WORLD WAR TWO TIME CAPSULE ON CORREGIDOR
January 1, 1970April is the hottest month on Corregidor. The midday sun beats down unmercifully on this onetime island battlefield and sparkles off the intense blue waters of the South China Sea. Hibiscus and acacia bloom orange and white and flame trees embroider the light green hills with fiery bursts of red. Across the narrow channel on the island of Luzon the rust colored landscape rises precipitously from coastal plain to the 4660-foot Mt. Bataan whose summit is intermittently capped in a halo of clouds.
On most WWII battlefields that I have visited the scars of war have long since disappeared; the bullet holes patched, the trenches and shell holes filled in. But the island of Corregidor in Manila Bay is a time capsule where evidence of vicious fighting in 1942 and in 1945 is everywhere. Batteries of 12-inch mortars and coastal guns are still in position although many are blown askew and left as they were after the American surrender. All across the island are the concrete skeletons of old barracks, headquarters, and maintenance and ammunition storage buildings. Many are pocked by shrapnel and caved in from bomb bursts. Craters still dot the island.
A 12-inch U.S. gun blown from its mount remains in place while below the skeleton of Mile Long Barracks on Topside still stands
I found Corregidor an easy and inexpensive visit from Manila on a recent visit to the Philippines. Corregidor became the center for the U.S. defense of the Philippines in the opening months of WWII after 50,000 Japanese troops landed on Luzon in December 1941, and marched on Manila. As the enemy advanced, U.S. forces met them on the Bataan Peninsula that forms the northern rim of Manila Bay. The Japanese onslaught was invincible. Bataan fell on April 8, 1942 and Japanese troops stormed Corregidor on May 5.
I was drawn to the island because it holds a mythical place in American history. While it symbolized defeat, it was defeat of heroic proportions and the futile struggle to hold Corregidor proved to be the wellspring of America’s ultimate victory and its emergence as a superpower three years later in 1945.
The un-heroic proportions of Corregidor surprised me. It is tiny – only 1,735 acres – unremarkable in beauty or ruggedness and the flora are somewhat scruffy and not jungle-like, as I had imagined. It is one of five small islands that formed the defense of Manila Bay. The sweltering serenity today cannot mask the tumult of war that swept over the island 60 years ago.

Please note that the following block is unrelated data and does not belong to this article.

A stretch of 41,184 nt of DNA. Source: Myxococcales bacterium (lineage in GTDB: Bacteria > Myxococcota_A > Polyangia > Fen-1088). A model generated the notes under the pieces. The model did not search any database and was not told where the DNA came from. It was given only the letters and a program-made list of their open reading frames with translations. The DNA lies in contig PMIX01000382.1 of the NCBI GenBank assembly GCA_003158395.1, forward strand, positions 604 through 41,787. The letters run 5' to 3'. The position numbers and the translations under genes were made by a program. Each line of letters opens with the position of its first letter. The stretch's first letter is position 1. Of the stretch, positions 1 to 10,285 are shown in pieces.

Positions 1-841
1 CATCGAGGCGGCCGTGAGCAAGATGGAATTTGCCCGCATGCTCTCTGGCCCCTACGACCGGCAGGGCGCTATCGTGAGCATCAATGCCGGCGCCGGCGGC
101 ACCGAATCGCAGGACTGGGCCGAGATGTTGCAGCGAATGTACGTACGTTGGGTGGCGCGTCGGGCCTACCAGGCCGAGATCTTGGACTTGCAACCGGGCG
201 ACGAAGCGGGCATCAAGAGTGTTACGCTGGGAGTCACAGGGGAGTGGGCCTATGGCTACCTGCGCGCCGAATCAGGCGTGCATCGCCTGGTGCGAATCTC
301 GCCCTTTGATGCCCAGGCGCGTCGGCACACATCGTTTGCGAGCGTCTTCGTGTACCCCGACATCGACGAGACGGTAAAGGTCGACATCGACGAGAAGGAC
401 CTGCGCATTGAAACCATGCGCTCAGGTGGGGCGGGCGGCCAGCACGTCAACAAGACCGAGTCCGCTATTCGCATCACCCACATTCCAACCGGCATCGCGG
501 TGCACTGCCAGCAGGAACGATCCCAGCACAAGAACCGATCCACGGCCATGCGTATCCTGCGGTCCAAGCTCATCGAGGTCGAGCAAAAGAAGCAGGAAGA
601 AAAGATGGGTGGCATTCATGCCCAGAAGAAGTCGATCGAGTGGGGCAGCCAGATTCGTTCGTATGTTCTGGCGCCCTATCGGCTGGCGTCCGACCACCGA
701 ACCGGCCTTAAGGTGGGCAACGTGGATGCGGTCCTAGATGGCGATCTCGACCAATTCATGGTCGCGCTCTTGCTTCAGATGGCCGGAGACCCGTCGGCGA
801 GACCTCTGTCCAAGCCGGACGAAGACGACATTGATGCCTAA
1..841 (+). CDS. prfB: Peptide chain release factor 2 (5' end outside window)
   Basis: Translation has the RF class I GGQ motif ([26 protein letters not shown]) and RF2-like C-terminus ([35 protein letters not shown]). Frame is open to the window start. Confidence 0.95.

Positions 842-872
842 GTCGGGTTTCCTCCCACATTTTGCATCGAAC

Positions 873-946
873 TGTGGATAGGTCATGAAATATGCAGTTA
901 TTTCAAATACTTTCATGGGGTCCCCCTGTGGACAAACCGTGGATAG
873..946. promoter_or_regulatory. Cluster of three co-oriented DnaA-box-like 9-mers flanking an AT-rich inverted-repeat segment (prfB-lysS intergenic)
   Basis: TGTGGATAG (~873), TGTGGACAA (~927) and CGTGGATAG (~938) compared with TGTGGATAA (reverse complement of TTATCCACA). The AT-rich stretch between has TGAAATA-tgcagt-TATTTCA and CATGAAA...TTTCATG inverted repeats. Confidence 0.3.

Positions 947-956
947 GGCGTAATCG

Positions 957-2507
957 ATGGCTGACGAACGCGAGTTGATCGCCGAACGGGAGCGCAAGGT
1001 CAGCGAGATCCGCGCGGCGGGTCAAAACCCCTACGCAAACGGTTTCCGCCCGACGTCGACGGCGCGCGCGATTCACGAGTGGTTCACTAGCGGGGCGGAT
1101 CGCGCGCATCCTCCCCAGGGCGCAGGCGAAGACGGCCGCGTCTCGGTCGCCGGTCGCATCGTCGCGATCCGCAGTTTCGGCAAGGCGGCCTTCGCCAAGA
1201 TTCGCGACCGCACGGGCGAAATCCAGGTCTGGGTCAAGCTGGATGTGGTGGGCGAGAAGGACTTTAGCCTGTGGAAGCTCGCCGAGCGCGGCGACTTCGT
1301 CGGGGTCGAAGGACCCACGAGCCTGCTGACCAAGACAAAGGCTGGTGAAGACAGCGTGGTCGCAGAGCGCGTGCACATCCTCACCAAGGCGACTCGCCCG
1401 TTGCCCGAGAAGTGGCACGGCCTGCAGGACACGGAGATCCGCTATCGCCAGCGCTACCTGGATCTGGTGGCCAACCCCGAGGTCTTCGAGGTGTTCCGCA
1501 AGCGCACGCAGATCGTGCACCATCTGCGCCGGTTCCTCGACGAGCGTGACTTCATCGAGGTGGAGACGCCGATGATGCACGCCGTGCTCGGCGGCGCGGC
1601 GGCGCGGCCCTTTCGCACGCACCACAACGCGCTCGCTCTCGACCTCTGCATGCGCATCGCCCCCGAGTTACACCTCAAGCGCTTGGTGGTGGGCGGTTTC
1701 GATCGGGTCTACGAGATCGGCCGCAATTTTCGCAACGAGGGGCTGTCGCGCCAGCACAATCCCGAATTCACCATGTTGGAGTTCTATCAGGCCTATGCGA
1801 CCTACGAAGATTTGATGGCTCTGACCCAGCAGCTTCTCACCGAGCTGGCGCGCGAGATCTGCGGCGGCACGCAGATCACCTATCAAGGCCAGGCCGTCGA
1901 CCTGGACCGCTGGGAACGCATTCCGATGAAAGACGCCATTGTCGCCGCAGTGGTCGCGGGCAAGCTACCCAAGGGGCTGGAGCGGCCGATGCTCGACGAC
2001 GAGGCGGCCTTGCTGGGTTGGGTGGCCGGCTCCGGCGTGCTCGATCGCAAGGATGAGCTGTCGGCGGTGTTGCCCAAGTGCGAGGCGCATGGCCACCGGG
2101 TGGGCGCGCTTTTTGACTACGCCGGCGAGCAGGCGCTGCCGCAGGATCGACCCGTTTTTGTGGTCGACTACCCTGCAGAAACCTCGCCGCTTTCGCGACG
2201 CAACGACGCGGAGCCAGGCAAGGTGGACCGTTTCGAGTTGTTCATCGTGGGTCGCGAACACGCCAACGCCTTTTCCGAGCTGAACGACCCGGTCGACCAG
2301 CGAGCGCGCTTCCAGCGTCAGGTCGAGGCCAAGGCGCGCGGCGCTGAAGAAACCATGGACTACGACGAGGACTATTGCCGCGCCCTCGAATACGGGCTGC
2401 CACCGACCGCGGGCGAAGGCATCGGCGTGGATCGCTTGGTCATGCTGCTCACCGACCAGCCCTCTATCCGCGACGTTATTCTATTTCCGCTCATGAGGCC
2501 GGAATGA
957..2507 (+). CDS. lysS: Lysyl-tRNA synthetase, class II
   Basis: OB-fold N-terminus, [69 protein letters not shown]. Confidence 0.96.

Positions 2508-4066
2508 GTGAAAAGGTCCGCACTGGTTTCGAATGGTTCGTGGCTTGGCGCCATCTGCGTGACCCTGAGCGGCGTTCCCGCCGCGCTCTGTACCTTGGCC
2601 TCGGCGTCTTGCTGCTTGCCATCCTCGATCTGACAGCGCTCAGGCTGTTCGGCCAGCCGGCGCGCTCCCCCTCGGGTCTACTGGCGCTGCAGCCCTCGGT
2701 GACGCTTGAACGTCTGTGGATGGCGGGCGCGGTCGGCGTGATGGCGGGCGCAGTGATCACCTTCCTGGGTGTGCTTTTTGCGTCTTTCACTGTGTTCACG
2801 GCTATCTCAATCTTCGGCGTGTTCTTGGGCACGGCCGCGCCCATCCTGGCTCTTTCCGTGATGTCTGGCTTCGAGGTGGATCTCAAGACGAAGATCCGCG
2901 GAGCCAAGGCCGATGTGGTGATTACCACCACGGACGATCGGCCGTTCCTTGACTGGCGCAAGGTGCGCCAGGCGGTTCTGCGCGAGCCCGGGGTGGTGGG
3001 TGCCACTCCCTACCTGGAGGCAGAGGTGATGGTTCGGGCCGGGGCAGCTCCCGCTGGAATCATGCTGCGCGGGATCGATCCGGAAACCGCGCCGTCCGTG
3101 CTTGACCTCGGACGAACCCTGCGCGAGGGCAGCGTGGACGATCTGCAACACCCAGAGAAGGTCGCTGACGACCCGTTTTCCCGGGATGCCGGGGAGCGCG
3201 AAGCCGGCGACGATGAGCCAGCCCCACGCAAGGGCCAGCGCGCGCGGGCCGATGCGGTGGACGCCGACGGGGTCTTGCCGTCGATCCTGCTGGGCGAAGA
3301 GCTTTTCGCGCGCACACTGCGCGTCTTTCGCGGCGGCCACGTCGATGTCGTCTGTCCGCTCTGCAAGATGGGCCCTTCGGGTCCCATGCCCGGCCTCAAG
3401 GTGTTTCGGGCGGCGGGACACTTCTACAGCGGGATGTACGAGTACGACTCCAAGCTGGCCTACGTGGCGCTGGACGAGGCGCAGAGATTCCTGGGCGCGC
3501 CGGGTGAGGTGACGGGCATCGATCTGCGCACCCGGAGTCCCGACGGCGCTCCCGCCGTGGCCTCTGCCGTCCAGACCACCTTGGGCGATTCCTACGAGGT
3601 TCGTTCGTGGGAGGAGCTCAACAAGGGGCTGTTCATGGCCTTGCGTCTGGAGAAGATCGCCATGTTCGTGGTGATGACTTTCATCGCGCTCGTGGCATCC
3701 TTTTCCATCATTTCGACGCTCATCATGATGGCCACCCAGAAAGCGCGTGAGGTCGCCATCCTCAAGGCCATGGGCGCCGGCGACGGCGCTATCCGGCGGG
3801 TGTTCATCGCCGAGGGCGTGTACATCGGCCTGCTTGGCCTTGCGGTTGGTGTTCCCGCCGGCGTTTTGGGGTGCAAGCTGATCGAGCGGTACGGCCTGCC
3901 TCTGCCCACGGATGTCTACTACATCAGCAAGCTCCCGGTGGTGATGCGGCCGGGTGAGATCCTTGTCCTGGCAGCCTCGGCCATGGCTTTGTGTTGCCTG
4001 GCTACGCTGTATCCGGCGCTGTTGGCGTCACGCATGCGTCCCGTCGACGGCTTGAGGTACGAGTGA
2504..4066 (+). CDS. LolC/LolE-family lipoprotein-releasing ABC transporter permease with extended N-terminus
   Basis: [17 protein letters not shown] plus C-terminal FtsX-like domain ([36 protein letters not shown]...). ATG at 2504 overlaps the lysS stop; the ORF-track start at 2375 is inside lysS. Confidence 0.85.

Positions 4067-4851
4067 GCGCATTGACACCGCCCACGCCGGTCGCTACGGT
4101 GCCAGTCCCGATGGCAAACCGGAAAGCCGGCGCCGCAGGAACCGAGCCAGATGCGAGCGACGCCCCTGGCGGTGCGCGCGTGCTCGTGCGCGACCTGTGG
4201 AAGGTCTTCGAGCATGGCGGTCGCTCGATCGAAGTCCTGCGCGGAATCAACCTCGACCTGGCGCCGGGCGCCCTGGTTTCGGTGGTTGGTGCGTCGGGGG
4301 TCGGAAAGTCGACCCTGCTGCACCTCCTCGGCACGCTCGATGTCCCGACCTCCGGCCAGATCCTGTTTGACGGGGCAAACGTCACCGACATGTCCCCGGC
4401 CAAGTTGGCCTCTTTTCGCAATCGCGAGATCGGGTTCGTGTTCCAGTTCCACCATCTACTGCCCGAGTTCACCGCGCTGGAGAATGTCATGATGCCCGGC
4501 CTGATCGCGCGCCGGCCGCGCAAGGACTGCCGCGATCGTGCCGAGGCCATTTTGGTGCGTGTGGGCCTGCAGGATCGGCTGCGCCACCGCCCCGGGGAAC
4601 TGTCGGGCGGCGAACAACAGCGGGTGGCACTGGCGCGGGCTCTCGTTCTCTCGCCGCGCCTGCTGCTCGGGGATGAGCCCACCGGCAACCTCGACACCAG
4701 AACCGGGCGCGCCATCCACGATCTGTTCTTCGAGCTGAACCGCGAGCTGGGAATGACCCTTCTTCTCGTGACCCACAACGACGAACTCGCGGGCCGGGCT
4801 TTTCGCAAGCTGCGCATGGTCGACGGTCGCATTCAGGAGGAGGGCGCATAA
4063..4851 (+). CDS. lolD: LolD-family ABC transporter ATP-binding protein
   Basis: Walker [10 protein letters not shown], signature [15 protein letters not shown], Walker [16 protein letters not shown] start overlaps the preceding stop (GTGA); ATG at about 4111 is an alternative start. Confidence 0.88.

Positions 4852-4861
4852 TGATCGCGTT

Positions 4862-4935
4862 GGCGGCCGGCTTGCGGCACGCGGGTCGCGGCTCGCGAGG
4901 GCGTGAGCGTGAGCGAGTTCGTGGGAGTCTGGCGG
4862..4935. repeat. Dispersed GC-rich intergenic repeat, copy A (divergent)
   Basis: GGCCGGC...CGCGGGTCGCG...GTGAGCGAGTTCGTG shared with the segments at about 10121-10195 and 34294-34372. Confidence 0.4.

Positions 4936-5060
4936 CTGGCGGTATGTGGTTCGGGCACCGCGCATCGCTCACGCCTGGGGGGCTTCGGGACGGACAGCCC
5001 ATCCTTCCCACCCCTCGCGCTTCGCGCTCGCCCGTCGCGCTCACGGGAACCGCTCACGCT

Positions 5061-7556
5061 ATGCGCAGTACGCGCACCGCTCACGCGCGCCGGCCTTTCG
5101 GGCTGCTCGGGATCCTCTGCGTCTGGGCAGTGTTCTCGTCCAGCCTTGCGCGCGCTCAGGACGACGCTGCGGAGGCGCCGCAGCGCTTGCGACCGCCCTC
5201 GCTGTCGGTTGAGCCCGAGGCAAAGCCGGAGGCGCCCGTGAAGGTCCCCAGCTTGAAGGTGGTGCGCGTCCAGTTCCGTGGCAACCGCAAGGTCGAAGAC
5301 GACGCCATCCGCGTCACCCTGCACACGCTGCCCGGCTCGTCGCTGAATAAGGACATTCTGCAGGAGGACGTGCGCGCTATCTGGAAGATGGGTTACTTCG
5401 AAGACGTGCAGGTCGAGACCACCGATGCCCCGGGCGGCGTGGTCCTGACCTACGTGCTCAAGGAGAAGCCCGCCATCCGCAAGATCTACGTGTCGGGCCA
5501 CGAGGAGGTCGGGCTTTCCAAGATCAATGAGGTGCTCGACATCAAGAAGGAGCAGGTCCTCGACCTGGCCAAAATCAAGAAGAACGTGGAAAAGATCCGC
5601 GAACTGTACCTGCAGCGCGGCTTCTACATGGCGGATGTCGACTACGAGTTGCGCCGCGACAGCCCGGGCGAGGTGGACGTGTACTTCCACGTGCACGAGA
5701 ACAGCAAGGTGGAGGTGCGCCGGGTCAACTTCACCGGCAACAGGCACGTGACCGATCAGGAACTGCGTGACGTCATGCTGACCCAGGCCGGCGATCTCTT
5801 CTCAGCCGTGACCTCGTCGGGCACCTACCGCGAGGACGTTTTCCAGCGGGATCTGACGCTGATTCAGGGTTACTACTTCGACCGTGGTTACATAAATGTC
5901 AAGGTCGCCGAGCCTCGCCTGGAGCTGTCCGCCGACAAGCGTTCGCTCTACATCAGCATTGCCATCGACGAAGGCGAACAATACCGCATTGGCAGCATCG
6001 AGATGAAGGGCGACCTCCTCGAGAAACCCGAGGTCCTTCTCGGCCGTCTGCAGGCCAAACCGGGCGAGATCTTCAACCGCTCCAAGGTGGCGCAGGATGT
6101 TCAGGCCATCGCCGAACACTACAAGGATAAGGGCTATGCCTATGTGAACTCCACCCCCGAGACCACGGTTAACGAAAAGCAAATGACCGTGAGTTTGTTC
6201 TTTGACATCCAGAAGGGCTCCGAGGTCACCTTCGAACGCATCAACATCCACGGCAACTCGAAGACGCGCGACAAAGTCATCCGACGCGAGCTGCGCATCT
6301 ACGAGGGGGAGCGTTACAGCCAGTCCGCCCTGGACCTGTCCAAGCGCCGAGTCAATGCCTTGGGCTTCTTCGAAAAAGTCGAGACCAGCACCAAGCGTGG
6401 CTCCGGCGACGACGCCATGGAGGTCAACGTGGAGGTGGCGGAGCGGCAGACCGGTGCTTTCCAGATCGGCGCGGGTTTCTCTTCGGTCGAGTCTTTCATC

Tours wind past shattered barracks and old mortar and artillery batteries. At “Topside,” near the island’s summit, one finds the remains of the sprawling “Mile Long Barracks” that had the capacity to house 2,000 soldiers. In February 1945 American paratroopers used the area as a drop zone. Today, in the brilliant mid-day heat the barracks’ smashed skeleton stands silhouetted against the sun and resembles the remains of an ancient temple. Nearby, are the bombed out bachelor officer’s quarters and the post theater where, ironically, the last show was Gone With The Wind. The one-time Fort Mills headquarters building where General Douglas MacArthur briefly had his command post is just up the hill. He moved to the protection of the Malinta Tunnel after enemy planes began bombing the island. The headquarters was demolished a short time later by a bomb and evidence of the damage is clearly visible today with parts of the second floor tumbled onto the first.
From Topside one is was aware of the looming presence of Mt. Bataan. It is not difficult to imagine the despair of Corregidor’s defenders when they heard the guns go silent on the Bataan peninsula in April 1942 and realized that the American and Filipino troops there had surrendered. Thus began the infamous Bataan Death March.
The highlight of an island tour is a walk through Malinta Tunnel, located near the island’s waist that once was the nerve center of the American defense of the island. The tunnel’s entrance formed the backdrop of the famous photograph of American soldiers surrendering to the Japanese. Today tourists walk through its length and experience a powerful sound and light show that reenacts the last days of Corregidor in 1942.
Corregidor is uninhabited except for hotel staff, island maintenance personnel, and some 2000 monkeys that frolic in the dense underbrush that has overtaken areas that were once golf courses, tennis courts, lawns and assembly areas.
David P. Colley